February 20, 1998.
Robert P. Geller, Gary M. Saretsky, Eva T. Cantarella, Hertz, Schram Saretsky, P.C., Bloomfield Hills, MI, for Plaintiffs.
Gregory G. Drutchas, John M. Sier, Kitch, Drutchas, Wagner Kenney, P.C., Detroit, MI, for Defendant.
MEMORANDUM AND ORDER
This is an antitrust case. Plaintiffs RADS, P.C., and Dr. Donald Bronn (collectively referred to as "RADS") are suing defendant Mercy Memorial Hospital (Mercy), accusing Mercy of limiting competition in violation of the Sherman Antitrust Act, 15 U.S.C. § 1-2. Count one of RADS's complaint claims an unlawful attempt to monopolize in violation of 15 U.S.C. § 2; count two claims a conspiracy to restrain trade in violation of 15 U.S.C. § 1. RADS specifically contends that Mercy unlawfully attempted to monopolize the provision of "radiation oncology services to [Mercy's] cancer patients who are in need of radiation oncology services," and Mercy's cancer patients are defined as the relevant market. RADS also asserts that Mercy and Dr. Arthur Porter conspired to negotiate a contract with another radiation oncology center, thereby preventing RADS from servicing the relevant market.
Although RADS initially named Dr. Porter as a defendant, the parties stipulated to his dismissal. See Order of Dismissal as to Defendant, Arthur Porter, M.D. (Sept. 25, 1997).
The parties have not addressed how Dr. Porter's dismissal affects RADS's claim of conspiracy.
Mercy originally moved to dismiss the complaint under Fed.R.Civ.P. 12(b)(6), arguing that RADS did not allege an injury to competition, a requirement to have standing to bring a federal antitrust suit. In so responding to the complaint, Mercy limited the Court to an examination of the allegations of the complaint. Mercy put the issue as a determination of whether or not Mercy's purported denial to its cancer patients of a choice between radiation oncology treatment facilities constitutes an injury to competition.
As the United States Court of Appeals for the Sixth Circuit has recently stated:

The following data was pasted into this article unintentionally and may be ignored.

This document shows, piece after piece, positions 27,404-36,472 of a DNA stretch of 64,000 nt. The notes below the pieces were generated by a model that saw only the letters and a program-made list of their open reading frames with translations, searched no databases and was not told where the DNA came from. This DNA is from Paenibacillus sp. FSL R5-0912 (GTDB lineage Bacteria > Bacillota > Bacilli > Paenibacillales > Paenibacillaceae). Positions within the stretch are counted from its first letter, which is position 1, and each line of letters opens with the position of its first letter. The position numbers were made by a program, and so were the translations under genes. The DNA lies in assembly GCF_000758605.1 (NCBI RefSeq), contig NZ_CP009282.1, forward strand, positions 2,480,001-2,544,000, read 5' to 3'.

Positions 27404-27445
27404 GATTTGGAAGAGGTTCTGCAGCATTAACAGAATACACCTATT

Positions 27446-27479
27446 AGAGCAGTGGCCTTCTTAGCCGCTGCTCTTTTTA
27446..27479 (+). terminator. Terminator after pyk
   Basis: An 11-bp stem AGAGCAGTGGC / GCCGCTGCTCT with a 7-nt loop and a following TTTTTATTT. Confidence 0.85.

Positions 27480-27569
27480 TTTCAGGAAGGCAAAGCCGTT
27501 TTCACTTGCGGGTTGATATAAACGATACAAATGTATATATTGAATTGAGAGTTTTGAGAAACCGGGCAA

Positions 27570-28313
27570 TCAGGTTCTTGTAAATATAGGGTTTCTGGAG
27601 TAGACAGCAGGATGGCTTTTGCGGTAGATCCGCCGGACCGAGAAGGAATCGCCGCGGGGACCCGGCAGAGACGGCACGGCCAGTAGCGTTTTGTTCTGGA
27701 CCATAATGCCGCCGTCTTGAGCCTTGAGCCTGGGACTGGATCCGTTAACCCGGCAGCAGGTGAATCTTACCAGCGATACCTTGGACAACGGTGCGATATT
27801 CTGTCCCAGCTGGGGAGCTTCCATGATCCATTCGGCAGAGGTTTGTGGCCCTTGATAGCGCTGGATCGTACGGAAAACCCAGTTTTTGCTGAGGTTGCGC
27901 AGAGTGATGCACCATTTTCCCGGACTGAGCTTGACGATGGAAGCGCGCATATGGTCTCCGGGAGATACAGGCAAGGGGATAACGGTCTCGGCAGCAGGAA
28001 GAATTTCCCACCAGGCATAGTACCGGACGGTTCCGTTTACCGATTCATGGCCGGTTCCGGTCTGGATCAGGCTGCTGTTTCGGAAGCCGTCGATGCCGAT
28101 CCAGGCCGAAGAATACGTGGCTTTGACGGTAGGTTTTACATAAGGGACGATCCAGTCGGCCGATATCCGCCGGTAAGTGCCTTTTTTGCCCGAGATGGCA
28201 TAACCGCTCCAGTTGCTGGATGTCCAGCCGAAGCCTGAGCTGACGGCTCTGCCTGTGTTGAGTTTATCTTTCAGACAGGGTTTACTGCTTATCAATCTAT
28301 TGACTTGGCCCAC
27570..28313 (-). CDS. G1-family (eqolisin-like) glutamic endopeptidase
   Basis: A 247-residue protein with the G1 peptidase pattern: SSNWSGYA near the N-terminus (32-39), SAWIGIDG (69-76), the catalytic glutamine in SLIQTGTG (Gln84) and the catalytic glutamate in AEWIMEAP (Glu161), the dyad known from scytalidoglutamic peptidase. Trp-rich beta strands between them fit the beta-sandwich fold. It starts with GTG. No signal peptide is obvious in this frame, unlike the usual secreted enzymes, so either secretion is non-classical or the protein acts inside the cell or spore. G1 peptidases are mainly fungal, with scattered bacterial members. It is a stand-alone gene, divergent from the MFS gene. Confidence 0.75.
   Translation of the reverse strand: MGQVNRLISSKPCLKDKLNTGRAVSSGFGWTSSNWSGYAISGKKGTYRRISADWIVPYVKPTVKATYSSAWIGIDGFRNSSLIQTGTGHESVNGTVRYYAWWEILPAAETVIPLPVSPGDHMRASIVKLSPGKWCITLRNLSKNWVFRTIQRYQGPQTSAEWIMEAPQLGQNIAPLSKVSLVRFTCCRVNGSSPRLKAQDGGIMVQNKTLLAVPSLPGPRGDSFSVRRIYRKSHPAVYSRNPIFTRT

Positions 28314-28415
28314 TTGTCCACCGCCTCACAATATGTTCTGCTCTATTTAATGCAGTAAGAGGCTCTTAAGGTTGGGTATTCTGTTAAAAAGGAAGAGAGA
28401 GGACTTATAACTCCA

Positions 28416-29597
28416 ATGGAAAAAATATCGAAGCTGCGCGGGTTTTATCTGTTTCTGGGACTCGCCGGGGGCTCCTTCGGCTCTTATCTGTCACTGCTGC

Under the caselaw, it is not enough for the plaintiff to claim economic injury: "Plaintiffs must prove antitrust injury, which is to say injury of the type the antitrust laws were intended to prevent and that flows from that which makes the defendants' acts unlawful."Valley Products Co. v. Landmark, a Div. of Hospitality Franchise Systems, Inc., 128 F.3d 398, 402 (6th Cir. 1997) (quoting Brunswick Corp. v. Pueblo Bowl-O-Mat, Inc., 429 U.S. 477, 489, 97 S.Ct. 690, 50 L.Ed.2d 701 (1977)).
At the time RADS filed suit in this Court, however, Mercy had also sued RADS in a Michigan state court. In state court, Mercy sought a declaration that there was no contract or other legal relationship between RADS and Mercy; RADS filed a counterclaim. The counterclaim was in multiple counts: count one claims breach of contract; count two, promissory estoppel; counts three and four, tortious interference; count five, violation of the Michigan Antitrust Reform Act, § 3; and count six, violation of the Michigan Antitrust Reform Act, § 2. RADS's complaint in this Court and its counterclaim in the state court are identical, reading almost word-for-word in the factual allegations. The same may also be said of the antitrust allegations, except for two additional paragraphs in the federal complaint alleging Mercy's involvement in interstate commerce.
On October 17, 1997, the Monroe County Circuit Court dismissed RADS's antitrust counterclaims, determining that RADS failed to state claims under the Michigan Antitrust Reform Act, M.S.A. § 28.70(1) et seq.; M.C.L. § 445.771 et seq. See Exhibits A B. Mercy now moves to dismiss RADS's federal complaint on grounds of issue preclusion. For the following reasons, Mercy's motion is GRANTED, and the case is DISMISSED.
Mercy asserts that the state court judgment has preclusive effect on RADS's federal antitrust claims. In Marrese v. American Academy of Orthopaedic Surgeons, 470 U.S. 373, 105 S.Ct. 1327, 84 L.Ed.2d 274 (1985), the United States Supreme Court determined that, in some circumstances, a state-court judgment may have preclusive effect on a federal antitrust claim: